Monday, January 2, 2017

Milton's Paradise Lost: Book I (1-191)

I will be joining Risa at The Next Chapter in reading Paradise Lost over a period of a year (one book per month). I'm reading the Norton Critical Edition, and listening to the audiobook narrated by Charlton Griffin.

This week I read Book I, verses 1-191. The story begins just after Satan and his minions have been booted out of Heaven because they revolted, thinking they could be as powerful as God. They land in a firey landscape with all their former brightness and luster diminished, but their strength intact. Satan, with wrath and wounded pride says to Beelzebub that God was stronger than he'd thought, but that they'd been thrown out because God had doubted himself against Satan's army's power. Satan exclaims that since their strength still remains eternal, they'll wage a war with God until the end of time. Beelzebub suggests that they have been left their strength so that they may withstand all the more suffering, or that perhaps they are meant, from now on, to work as thralls to God (which would also require their full strength). He asks Satan what it would avail to wage war against God when he must be almighty to have overthrown an army such as their own. Satan does not answer this inquiry, but vows that they shall bring evil out of the good acts of God.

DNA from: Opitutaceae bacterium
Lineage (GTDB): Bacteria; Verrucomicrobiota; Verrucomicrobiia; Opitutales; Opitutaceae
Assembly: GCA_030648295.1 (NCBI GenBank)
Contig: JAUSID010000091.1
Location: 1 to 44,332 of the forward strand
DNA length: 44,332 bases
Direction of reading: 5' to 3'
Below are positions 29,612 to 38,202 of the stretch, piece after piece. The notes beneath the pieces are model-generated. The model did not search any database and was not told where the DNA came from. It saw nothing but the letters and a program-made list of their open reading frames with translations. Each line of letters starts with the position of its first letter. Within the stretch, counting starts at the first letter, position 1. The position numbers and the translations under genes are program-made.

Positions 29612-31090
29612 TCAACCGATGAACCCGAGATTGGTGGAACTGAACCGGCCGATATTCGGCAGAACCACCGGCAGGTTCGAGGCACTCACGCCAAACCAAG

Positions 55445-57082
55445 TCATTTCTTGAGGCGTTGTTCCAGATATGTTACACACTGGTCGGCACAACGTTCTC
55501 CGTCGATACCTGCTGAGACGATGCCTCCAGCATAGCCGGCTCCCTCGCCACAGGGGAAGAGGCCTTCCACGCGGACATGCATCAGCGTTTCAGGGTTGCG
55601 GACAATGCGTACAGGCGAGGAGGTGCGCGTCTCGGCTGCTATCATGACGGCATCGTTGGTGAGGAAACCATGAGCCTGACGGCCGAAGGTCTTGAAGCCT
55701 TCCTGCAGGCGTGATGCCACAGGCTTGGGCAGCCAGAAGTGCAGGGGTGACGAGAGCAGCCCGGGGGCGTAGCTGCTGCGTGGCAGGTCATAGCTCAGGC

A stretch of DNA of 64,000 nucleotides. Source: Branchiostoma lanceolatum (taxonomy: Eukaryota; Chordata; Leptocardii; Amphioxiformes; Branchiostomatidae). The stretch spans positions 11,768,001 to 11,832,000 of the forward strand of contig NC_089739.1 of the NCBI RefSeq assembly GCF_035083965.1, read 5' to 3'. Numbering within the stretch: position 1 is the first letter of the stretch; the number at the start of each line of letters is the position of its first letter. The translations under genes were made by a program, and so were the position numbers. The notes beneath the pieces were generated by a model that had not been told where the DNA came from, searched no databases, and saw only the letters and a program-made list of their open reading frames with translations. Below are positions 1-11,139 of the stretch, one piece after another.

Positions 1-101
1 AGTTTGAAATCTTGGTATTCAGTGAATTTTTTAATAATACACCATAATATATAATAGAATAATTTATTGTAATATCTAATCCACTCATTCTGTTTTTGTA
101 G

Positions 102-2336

Then Satan notices that God has recalled his own army back to the gates of Heaven. Despite whether this recall is because God's wrath has been satiated or whether God simply scorns Satan's powers and feels the army is no longer needed, Satan's army will rest and confer about what to do. 

The first thing that struck me while reading is: no wonder Satan wanted Adam and Eve expelled from paradise - just as he and his own army had been expelled from their own paradise. The title "Paradise Lost" may not only refer to Adam and Eve's loss, but to Satan's as well. 

Another thing that struck me is that this story is in the viewpoint of Satan. He will be fighting for evil simply because it is the opposite of what God wants. He doesn't seem to want evil out of his own nature, but because God has driven him to it.

I loved the vivid imagery in this section. The descriptions of Hell were delicious. Milton sure does know how to set a scene and a mood. 

I'm glad that I'm listening to this on audio while reading, I think it's really helping my comprehension. 

1 comment:

  1. Paradise Lost intimidates me :) I'm too afraid to join in. But I look forward to any posts you may write about it.